Early adventuring can be a pain – with only 8 or so hit points at level one, a stiff breeze is as much a threat as a given monster, and players and GM’s (especially experienced ones, from my observations) overestimate how survivable a situation actually can be.
A number of solutions for character survival at early levels exist already. The most obvious fix is for a GM to roll their dice in secret, behind a screen or with some amount of privacy, and lie about the results, “fudging” the dice in favor of a more compelling story. While I appreciate the narrative control that this method offers the GM, I prefer to roll in the open and let the dice fall where they may.
Another common fix for early game survival is to hand out a large number of healing potions or other resources as loot while adventuring. The benefit of handing these out is that the players have the agency to decide when to use their healing options. However, in early games, players may not know when to use their healing options or may underestimate the danger presented in early-level adventuring. While there are spells and items which can raise the dead, your over-the-counter healing potions won’t work on a dead adventurer.
Finally, some GM’s will acknowledge that early-level adventures are especially lethal, and request that players have a backup character, either held in reserve for the next adventure or accompanying the current party. One of the benefits of this style is that a character can be eliminated and quickly replaced, giving a tone to your early quests similar to the pilot episode of a TV show. I’m not a particularly big fan of this method because it limits the tension in your story; it’s harder to form an attachment to a player character when you know there’s a 50/50 shot they’ll be replaced in the next adventure. Additionally, this method requires an extra character sheet per person and doubles the time invested in character creation, which can make the early game a bit of a drag.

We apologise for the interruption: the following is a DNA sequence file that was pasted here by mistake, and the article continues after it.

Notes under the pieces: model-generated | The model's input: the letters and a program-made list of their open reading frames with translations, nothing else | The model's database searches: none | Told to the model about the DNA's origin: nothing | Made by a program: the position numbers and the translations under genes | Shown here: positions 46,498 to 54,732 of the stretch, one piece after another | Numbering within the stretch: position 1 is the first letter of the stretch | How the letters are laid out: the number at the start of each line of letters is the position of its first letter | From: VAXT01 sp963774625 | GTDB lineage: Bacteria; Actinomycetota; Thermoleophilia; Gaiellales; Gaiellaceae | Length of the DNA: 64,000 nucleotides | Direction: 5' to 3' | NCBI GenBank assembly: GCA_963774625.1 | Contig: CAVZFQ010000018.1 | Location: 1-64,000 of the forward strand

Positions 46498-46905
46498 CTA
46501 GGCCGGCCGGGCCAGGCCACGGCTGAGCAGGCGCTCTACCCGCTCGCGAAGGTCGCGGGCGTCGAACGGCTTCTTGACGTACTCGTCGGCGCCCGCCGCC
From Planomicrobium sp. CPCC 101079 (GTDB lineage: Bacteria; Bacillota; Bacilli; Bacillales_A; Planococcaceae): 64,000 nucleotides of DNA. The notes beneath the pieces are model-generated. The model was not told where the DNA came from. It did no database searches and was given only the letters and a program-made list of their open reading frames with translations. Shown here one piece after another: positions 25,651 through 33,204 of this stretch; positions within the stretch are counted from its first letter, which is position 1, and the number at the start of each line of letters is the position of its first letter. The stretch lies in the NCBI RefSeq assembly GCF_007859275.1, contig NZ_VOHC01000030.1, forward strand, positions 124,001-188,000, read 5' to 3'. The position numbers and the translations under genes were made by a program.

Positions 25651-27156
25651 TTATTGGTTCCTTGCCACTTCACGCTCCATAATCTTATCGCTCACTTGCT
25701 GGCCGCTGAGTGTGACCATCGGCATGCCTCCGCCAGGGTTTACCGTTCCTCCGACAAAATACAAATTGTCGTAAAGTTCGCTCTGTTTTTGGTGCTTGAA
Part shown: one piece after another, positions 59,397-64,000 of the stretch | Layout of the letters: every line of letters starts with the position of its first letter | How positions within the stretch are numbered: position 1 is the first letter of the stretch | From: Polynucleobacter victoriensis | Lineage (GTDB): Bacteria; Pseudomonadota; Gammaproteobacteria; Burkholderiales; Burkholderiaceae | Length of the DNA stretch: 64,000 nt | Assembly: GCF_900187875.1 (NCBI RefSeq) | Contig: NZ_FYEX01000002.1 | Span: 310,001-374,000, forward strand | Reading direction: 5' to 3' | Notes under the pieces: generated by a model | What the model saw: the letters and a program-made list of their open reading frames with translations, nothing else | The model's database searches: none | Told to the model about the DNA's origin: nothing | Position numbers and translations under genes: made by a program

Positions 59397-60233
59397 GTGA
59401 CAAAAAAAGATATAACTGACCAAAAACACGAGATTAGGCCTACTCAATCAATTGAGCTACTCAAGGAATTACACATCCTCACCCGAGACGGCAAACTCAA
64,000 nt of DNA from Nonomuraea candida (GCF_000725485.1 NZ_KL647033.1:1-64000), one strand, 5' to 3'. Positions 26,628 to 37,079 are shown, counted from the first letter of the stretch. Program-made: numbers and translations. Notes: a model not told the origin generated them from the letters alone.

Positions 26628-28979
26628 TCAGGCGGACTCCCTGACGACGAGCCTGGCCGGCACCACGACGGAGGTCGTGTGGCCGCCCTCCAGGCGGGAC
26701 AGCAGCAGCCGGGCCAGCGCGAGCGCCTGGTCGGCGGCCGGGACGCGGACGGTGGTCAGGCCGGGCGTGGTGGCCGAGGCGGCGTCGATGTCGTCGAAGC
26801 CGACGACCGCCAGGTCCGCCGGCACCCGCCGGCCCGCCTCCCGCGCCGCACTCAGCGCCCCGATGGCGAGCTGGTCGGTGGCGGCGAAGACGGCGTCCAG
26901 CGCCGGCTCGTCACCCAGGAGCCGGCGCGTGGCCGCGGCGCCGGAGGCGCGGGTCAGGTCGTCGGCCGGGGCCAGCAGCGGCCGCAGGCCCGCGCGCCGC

The Defy Rule
My solution is fairly straightforward, and one that I haven’t seen done before. In short, when game rules dictate that a character would die, I offer the player a choice – they can die or Defy Death. A character who Defies will not die, but the player must permanently mark that they have done so on their character sheet, preferably next to the space for death saving throws. After Defying, a character is stabilized at 0 hit points.
Defying death is a harrowing experience. When a character Defies, they will take on a permanent consequence. While I would recommend that the GM issue a consequence appropriate to the scenario, it’s beyond the scope of this article to prescribe for every situation. Consider rolling on the Lingering Injury Table in the DMG if the character death occurred in combat. Alternatively, you may opt to have a character reduce two of their ability scores by 1 point or one of their ability scores by 2. As a GM, if you do so, you should not decide which ability scores to have a player reduce, as this will reduce a player’s agency when it comes to later decisions involving the character.
A character can only Defy death in this way once – even heroes’ luck has to run out, and this mechanic is not designed as a total replacement to character death, only a slightly less extreme consequence to introduce a player to the dangerous reality of adventuring.
When you’re GMing a game at low levels, it can be surprisingly easy to find your players at death’s door. Maybe a goblin or a kobold got a lucky cut in on your party’s wizard, maybe the cleric used their limited healing ability too quickly, or maybe a fighter overestimated how long they could stay standing in battle. Whatever the case, the Defy mechanic offers you an alternative tool to give your players consequences short of being lethal, leaving them a chance to still blossom into grander heroes later on in a campaign.